After 9/11/2001 – finding out who our friends are

When a huge and obvious act of evil occurs, you would think the world would rally around and agree on it.  A good experiment of that was on September 11, 2001, when a group of Moslems hijacked some planes and flew them into the Pentagon, killing all on board and some on the ground, and also flew some planes into the World Trade Center, killing a large number of people and leaving us with unforgettable scenes of people jumping to their deaths through fire and destruction.  In one plane the passengers found out what the hijacking was about, and they attacked the hijackers, but the plane crashed in a Pennsylvania field.
So how did the world react?
Well, the Arab world did not react well.
The author (and Christian convert) of “Son of Hamas” describes how sad he was to see Palestinian children celebrating all this death and destruction.
An Egyptian Christian Copt described the enthusiasm of the Moslems around him, and how the Copts were afraid when they saw this.
Mark Steyn wrote that (National Review 5/1/2007):
“I lost count of the number of Muslims I met who believed simultaneously (a) that 9/11 was pulled off by the (Israeli) Mossad and (b) that it was a great victory for Islam.”
Now we may take this all for granted – Many Muslims hate America, and like to see it humiliated.  But think about this as simple mass murder, and all these people thousands of miles away feeling great about the murder of a whole bunch of ordinary Americans who probably had no dislike of Moslems at all. 
But surely the West stood behind us?  Well not exactly.
In many quarters, the attacks on the World Trade Center were met with indifference.  In his diary of September 11, 2001, the former Labour MP Tony Benn recorded attending a monthly meeting of a group called Labour Action For Peace, where he was stunned by the behavior of his colleagues.  “Although they all knew what had happened,” he wrote, “they spend about an hour discussing who’d got the leaflets for the forthcoming conference, who was doing the collection, was the pamphlet ready, had the room been booked.”
Throughout Europe in the days after September 11, there were expressions of preemptive condemnation for an unjustified American overreaction that had not happened yet but was seen as inevitable.  Thousands marched in Paris against the invasion of Afghanistan under banners reading “No to the imperialist crusade!”.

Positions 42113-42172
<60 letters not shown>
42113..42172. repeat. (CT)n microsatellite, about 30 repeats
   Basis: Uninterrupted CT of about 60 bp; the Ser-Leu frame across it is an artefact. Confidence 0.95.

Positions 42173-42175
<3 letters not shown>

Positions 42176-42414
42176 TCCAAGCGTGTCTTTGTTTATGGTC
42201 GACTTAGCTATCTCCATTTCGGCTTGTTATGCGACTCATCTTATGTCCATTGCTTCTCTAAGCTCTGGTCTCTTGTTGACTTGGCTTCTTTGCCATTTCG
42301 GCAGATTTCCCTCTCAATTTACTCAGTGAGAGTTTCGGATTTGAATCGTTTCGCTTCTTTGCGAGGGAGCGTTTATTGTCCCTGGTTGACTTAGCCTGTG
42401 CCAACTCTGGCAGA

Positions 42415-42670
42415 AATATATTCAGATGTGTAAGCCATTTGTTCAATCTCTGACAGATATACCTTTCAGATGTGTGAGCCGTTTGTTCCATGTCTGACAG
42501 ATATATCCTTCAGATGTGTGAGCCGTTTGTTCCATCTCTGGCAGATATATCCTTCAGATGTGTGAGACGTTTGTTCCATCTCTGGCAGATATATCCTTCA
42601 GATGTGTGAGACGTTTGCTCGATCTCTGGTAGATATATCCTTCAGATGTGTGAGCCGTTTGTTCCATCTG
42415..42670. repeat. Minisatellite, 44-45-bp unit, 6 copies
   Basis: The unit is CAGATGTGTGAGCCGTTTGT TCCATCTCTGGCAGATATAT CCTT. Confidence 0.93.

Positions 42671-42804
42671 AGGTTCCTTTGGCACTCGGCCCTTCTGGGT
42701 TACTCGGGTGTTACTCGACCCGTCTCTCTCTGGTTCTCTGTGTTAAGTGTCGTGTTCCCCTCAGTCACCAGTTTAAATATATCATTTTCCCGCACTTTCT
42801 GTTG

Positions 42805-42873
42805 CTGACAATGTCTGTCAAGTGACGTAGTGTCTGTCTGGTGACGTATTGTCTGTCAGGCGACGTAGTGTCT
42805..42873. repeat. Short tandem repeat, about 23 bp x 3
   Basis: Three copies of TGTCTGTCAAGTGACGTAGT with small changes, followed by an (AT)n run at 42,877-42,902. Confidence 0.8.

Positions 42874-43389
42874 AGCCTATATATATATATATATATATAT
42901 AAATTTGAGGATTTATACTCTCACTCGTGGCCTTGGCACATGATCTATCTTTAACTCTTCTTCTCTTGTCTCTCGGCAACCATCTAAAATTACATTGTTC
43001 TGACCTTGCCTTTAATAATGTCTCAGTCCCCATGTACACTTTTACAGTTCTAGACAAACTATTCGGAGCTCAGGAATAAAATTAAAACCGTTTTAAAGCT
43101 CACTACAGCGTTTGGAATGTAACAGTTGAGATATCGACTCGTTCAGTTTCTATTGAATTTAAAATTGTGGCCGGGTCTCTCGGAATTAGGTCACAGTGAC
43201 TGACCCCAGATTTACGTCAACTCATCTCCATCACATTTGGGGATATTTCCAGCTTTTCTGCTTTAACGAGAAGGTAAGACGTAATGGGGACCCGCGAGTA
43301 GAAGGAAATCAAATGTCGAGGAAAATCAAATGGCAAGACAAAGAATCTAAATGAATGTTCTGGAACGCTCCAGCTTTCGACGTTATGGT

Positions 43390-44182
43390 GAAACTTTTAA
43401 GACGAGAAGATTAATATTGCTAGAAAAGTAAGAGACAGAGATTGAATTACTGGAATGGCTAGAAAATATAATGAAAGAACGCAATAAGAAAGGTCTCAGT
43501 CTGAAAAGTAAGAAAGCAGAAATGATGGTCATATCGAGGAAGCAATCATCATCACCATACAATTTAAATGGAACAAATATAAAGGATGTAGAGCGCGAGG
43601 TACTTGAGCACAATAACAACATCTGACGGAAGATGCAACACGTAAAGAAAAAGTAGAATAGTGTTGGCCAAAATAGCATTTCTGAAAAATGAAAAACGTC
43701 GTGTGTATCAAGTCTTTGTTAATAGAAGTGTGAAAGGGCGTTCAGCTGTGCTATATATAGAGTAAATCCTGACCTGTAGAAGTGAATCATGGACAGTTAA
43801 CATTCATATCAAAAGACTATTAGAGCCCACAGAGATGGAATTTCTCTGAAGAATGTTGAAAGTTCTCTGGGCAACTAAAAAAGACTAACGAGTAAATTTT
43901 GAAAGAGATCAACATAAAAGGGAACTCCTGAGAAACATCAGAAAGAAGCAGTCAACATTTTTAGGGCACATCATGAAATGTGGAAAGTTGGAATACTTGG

Now lets not forget the substantial number of British soldiers who fought alongside us in Afghanistan and Iraq.  They were true friends.  As were soldiers from some other counties.  But obviously some Europeans were not, and their reaction revealed a lot.

After 9/11, neo-Nazis attended public rallies with T-shirts proudly bearing portraits of Osama Bin Laden, while they denounced “Israel’s state terrorism” and America’s “neo-colonialist” atrocities.  Neo-nazi ideologues see the Palestinians (and the Germans) as under “Judeo-American foreign rule.” (see Robert Wistrich’s book “A Lethal Obsession”, page 39)
Americans also had their dubious reactions.
Author Norman Mailer called the suicide-hijackers “brilliant.” He excused the attack by saying, “Everything wrong with America led to the point where the country built that tower of Babel which consequently had to be destroyed.”
And Susan Sontag assured us that the terrorist attack was the result of “specific American alliances and actions.” Film-maker Oliver Stone affirmed that 9/11 was a “revolt” and said the ensuing Palestinian celebrations were comparable to those seen in the French and Russian revolutions.
A question I would ask is, would these people justify the act if a fanatic shot their parents?
In America, there was also another interesting development.  Instead of believing that Moslems created all this havoc, conspiracy theorists decided that President Bush was responsible.  The magazine “Popular Mechanics” tried to methodically debunk the various allegations, and
Here is what the editor of Popular Mechanics James Meigs had to say (New York Post 9/12/06).
“ON Feb. 7, 2005, I became a member of the Bush/ Halliburton/ Zionist/ CIA/ New World Order/ Illuminati conspiracy for world domination. That day, Popular Mechanics, the magazine I edit, hit newsstands with a story debunking 9/11 conspiracy theories. Within hours, the online community of 9/11 conspiracy buffs – which calls itself the “9/11 Truth Movement” – was aflame with wild fantasies about me, my staff and the article we had published. Conspiracy Web sites labeled Popular Mechanics a “CIA front organization” and compared us to Nazis and war criminals.
For a 104-year-old magazine about science, technology, home improvement and car maintenance, this was pretty extreme stuff.”

So what can we conclude from all this?   In life, we have to take a stand.  We have to recognize certain acts as completely and utterly evil, even if the perpetrators think of themselves as holy martyrs of God avenging Islam.  We should also recognize that dark and evil emotions are not incompatible with ‘idealism”.  And we can see, in these moments of clarity, who our friends are. 

Sources: Reflections on the Revolution in Europe – Christopher Caldwell
United In Hate – by Jamie Glazov.
A Lethal Obsession – by Robert Wistrich
And a friend’s website:


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